MAYWOOD, IL–Large events are cancelled, restaurants and non-essential businesses are closed, and in many states, residents have been asked to shelter in place, all to limit the spread and impact of the COVID-19 virus. But are strict and early isolation and other preventative mandates really effective in minimizing the spread and impact of a disease outbreak?
Stefan E. Pambuccian, MD, a Loyola Medicine cytologist, surgical pathologist and professor and vice chair of the Department of Pathology and Laboratory Medicine at Loyola University Chicago Stritch School of Medicine, has reviewed published data and research from three papers dating back to the 1918-19 Spanish flu pandemic, which infected one-fifth to one-third of the world’s population and killed 50 million people.
According to the data and analysis, cities that adopted early, broad isolation and prevention measures–closing of schools and churches, banning of mass gatherings, mandated mask wearing, case isolation and disinfection/hygiene measures–had lower disease and mortality rates. These cities included San Francisco, St. Louis, Milwaukee and Kansas City, which collectively had 30% to 50% lower disease and mortality rates than cities that enacted fewer and later restrictions. One analysis showed that these cities also had greater delays in reaching peak mortality, and the duration of these measures correlated with a reduced total mortality burden.
“The stricter the isolation policies, the lower the mortality rate,” says Dr. Pambuccian. He studied the Spanish flu, including prevention measures and outcomes, to help develop standards for staffing and safety in the cytology lab, where infectious diseases like the COVID-19 virus are diagnosed and studied at the cellular level. His broader article appeared online this week in the Journal of the American Society of Cytopathology.
Like today, not everyone in 1918 and 1919 thought the strict measures were appropriate or effective at the time.
An estimated 675,000 people died in the U.S. from the Spanish flu, “and there was skepticism that these policies were actually working,” says Dr. Pambuccian. “But they obviously did make a difference.”
In 1918, the world was still at war “with overcrowded barracks,” and much of the U.S. lived with “poverty, poor nutrition, poor hygiene, household/community-level crowding, and a lack of preparation of the population and decision makers due to cognitive inertia and poor medical and insufficient nursing care,” says Dr. Pambuccian.
“Although the world is a much different place than it was 100 years ago, the efficacy of the measures instituted during the 1918-19 pandemic gives us hope that the current measures will also limit the impact of the COVID-19 pandemic.”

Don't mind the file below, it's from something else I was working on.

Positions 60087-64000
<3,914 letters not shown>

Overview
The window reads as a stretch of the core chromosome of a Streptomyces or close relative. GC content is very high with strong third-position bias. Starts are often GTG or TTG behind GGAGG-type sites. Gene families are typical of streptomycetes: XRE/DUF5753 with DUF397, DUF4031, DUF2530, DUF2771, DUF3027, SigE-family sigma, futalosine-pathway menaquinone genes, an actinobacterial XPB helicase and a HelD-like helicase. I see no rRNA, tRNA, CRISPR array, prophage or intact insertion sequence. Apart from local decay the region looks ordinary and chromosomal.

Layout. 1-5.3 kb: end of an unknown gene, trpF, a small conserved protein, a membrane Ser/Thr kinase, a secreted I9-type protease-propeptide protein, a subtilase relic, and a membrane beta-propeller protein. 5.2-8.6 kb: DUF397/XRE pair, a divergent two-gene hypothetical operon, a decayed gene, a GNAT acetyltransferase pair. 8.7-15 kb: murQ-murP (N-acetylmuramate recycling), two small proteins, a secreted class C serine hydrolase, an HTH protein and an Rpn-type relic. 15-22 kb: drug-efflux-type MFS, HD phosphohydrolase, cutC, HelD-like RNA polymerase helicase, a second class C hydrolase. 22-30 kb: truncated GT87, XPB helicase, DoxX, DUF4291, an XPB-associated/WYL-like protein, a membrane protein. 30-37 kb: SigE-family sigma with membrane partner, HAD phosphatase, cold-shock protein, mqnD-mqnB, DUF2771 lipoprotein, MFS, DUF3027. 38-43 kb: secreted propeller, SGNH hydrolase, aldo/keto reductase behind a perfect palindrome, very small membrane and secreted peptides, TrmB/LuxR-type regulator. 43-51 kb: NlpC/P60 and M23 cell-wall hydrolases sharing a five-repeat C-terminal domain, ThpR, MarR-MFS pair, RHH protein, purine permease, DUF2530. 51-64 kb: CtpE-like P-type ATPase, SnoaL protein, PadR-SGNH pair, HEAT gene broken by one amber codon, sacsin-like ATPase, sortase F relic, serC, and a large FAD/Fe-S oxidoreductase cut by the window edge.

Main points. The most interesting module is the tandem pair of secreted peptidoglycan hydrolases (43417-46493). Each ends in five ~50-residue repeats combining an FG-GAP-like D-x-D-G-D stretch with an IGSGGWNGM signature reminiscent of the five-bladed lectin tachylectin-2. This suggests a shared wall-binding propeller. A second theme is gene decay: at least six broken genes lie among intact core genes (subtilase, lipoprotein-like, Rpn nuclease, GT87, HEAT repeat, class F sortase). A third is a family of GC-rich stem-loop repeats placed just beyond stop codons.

About Loyola Medicine and Trinity Health
Loyola Medicine, a member of Trinity Health, is a quaternary care system based in Chicago’s western suburbs that includes Loyola University Medical Center (LUMC), Gottlieb Memorial Hospital, MacNeal Hospital and convenient locations offering primary and specialty care services from more than 1,800 physicians throughout Cook, Will and DuPage counties. LUMC is a 547-licensed-bed hospital in Maywood that includes the William G. & Mary A. Ryan Center for Heart & Vascular Medicine, the Cardinal Bernardin Cancer Center, a Level 1 trauma center, Illinois’s largest burn center, a certified comprehensive stroke center and a children’s hospital. Having delivered compassionate care for more than 50 years, Loyola also trains the next generation of caregivers through its academic affiliation with Loyola University Chicago’s Stritch School of Medicine and Marcella Niehoff School of Nursing. Gottlieb is a 247-licensed-bed community hospital in Melrose Park with 180 physician offices, an adult day care program, the Gottlieb Center for Fitness, the Loyola Center for Metabolic Surgery and Bariatric Care and the Loyola Cancer Care & Research facility at the Marjorie G. Weinberg Cancer Center. MacNeal Hospital is a 374-licensed-bed teaching hospital in Berwyn with advanced inpatient and outpatient medical, surgical and psychiatric services, including acute rehabilitation, an inpatient skilled nursing facility and a 68-bed behavioral health program and community clinics. MacNeal has provided quality, patient-centered care to the near west suburbs since 1919. For more information, visit loyolamedicine.org.
Trinity Health is one of the largest multi-institutional Catholic health care delivery systems in the nation, serving diverse communities that include more than 30 million people across 22 states. Trinity Health includes 92 hospitals, as well as 106 continuing care locations that include PACE programs, senior living facilities, and home care and hospice services. Its continuing care programs provide nearly 2 million visits annually. Based in Livonia, Mich., and with annual operating revenues of $19.3 billion and assets of $27 billion, the organization returns $1.2 billion to its communities annually in the form of charity care and other community benefit programs. Trinity Health employs about 129,000 colleagues, including about 7,500 employed physicians and clinicians.
Disclaimer: AAAS and EurekAlert! are not responsible for the accuracy of news releases posted to EurekAlert! by contributing institutions or for the use of any information through the EurekAlert system.